If it is, then uh that's what people have been doing for say 20-30 years.

You do realize that, in addition to preventing you from making some textual changes to the libraries that you use, redefining char would also break basically *all existing C++ code*.

Maybe bring it up on comp.lang.moderated.c++.

Andy
Thursday, August 21, 2003

Andy, once again please save your condescending remarks for your children.  I assume that you're either very young (in which case condescension is the norm and should be expected) or you're remarkably thick.

To answer you, no your suggestion is not equivalent.

K
Thursday, August 21, 2003

No seriously, I am trying to understand why it is not.  What's the difference?  What could you do if it was built into the compiler that you couldn't do with the typedefs?  Maybe I am thick.

Also, why is C statement not the same?

Do you still think char should be redefined even though it would break all existing code?  Why not add another type like char_t that varies in size?  Oh wait, that's what typedef is before: to add new types.

And yes I'm actually only 13.

Andy
Thursday, August 21, 2003

Andy, the purpose of "byte" is to define an atomic type.  If you care that much about knowing why your "fix" isn't equivalent then look it up.  I'd be more inclined to help you if you didn't insist on throwing in a self-congratulatory comment in every freaking post (as if I don't know what typedef is for).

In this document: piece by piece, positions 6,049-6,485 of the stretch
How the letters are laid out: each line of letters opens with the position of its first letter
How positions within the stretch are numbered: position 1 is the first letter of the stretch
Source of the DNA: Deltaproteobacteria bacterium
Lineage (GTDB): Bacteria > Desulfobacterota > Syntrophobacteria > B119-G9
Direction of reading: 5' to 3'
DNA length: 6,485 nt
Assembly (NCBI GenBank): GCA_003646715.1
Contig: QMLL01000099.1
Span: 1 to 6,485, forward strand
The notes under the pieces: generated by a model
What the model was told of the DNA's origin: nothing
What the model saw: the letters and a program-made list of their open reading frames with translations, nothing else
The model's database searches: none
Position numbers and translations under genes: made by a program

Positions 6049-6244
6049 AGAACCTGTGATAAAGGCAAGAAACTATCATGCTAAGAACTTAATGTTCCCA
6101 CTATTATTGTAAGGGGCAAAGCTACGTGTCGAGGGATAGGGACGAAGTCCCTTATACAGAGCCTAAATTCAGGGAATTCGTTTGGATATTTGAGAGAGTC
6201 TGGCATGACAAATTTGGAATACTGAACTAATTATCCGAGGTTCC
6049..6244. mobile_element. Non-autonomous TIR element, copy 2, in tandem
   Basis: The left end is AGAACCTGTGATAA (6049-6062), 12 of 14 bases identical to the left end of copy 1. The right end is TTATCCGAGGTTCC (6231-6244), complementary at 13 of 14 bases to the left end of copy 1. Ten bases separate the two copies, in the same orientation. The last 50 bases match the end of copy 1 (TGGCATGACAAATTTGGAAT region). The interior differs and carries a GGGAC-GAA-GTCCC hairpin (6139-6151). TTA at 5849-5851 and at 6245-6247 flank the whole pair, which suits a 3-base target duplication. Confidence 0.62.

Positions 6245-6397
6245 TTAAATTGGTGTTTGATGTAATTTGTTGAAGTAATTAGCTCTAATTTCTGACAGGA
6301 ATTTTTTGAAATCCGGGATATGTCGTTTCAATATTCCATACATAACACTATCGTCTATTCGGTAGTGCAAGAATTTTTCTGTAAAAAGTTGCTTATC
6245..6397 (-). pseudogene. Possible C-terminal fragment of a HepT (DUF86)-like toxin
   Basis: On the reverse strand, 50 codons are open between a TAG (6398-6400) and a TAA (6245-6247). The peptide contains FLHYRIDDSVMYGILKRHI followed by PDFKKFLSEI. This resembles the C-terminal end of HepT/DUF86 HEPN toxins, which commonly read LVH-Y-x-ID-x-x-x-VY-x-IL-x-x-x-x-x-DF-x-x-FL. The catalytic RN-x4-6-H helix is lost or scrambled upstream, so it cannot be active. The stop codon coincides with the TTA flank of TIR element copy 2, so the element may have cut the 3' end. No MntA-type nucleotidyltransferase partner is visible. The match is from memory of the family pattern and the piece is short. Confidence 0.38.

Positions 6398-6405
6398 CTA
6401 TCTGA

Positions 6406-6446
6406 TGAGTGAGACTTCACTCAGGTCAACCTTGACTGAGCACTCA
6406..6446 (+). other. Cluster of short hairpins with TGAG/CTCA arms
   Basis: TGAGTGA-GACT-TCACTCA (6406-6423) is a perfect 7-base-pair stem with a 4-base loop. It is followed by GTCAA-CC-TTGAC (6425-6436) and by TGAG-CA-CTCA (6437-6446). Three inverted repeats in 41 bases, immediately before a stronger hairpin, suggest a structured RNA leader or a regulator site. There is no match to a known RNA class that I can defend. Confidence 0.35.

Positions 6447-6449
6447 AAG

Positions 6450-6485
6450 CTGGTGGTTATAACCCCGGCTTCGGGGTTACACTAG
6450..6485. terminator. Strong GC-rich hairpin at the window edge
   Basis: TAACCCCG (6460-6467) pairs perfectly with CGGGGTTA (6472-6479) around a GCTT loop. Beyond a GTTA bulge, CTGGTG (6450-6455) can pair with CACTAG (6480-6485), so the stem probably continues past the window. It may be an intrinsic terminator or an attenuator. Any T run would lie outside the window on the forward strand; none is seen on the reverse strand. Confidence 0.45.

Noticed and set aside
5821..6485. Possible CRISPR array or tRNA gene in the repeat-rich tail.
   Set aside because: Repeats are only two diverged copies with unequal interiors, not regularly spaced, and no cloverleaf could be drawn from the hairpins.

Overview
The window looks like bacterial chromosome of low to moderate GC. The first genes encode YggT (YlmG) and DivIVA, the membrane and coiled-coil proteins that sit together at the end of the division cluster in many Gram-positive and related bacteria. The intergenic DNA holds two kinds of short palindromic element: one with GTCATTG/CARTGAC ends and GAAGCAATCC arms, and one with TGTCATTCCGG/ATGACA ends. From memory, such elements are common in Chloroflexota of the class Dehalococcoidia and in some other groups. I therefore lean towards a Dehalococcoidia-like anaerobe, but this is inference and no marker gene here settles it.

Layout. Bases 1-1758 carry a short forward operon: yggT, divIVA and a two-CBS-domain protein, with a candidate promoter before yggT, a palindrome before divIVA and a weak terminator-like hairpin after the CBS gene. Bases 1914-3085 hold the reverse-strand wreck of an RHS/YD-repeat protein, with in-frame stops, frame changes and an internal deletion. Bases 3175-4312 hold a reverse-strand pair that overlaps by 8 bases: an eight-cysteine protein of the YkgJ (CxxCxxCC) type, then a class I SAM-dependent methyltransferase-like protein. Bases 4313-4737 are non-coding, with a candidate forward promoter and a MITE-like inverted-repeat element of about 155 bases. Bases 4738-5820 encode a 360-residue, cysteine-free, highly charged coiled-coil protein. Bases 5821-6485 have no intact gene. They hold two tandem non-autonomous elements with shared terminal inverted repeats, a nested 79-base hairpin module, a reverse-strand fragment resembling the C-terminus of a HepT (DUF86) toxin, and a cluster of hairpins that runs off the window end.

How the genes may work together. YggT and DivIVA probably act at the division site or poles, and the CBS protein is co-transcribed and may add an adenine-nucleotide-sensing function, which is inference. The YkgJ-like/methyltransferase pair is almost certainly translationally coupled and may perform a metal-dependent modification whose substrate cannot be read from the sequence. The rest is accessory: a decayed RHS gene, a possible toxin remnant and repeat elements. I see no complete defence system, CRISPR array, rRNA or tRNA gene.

K
Thursday, August 21, 2003

Define atomic type.

What should I look up?  I looked up "C++ atomic types" on google groups, and basically everyone said that there is no such thing as an atomic type in C++.  The word is primitive, which basically means non-aggregate types, i.e. char, short, int, long, float, double etc.  Which doesn't make any sense in the context you use it.

Note sizeof( char ) is defined as 1, which means that sizeof( T ) % sizeof( char ) == 0 for all types T.  So if you mean what I think you mean, char is atomic.

What about the other 2 questions?

Andy
Thursday, August 21, 2003

Look up "pedantic" and "purposefully obtuse."

K
Friday, August 22, 2003

K, you are pathetic.

7 parts per million
Friday, August 22, 2003

Look up "made trivial, pedantic remark, defended remark with meaningless, obscurantist bullshit, and refused to acknowledge better solution because of fragile ego and low self-esteem, while not answering simple questions and insulting someone who was trying to teach him something"

So I take joy in deflating charlatans.  Call it a character flaw.

Andy
Friday, August 22, 2003

That was pretty pathetic...

K you are the weakest link!

Jon
Monday, August 25, 2003

Recently I was browsing the source code of the famous Bourne shell, from the late 1970s System 7 Unix.

(For those of you that prefer Windows, the Bourne shell (or an equivalent) is the standard shell that is invoked when you use the system() command to run a program. It's the basis for GNU's bash shell. It's used both interactively and for shell scripts.)

When I first looked at the code, I wondered if it was C code, because he redefined so much of it with macros.

For instance, he defines:

#define IF    if(
#define THEN    ){
#define ELSE    } else {
#define ELIF    } else if (
#define FI    ;}

and a couple dozen others.

His macros can be seen here:

http://www.tribug.org/pub/tuhs/PDP-11/Trees/V7/usr/src/cmd/sh/mac.h

An example of his source code using these macros is:

http://www.tribug.org/pub/tuhs/PDP-11/Trees/V7/usr/src/cmd/sh/main.c

I don't have a point in showing this, other than the curiosity of it. It was intriguing source code to read.

Alain Roy
Friday, September 05, 2003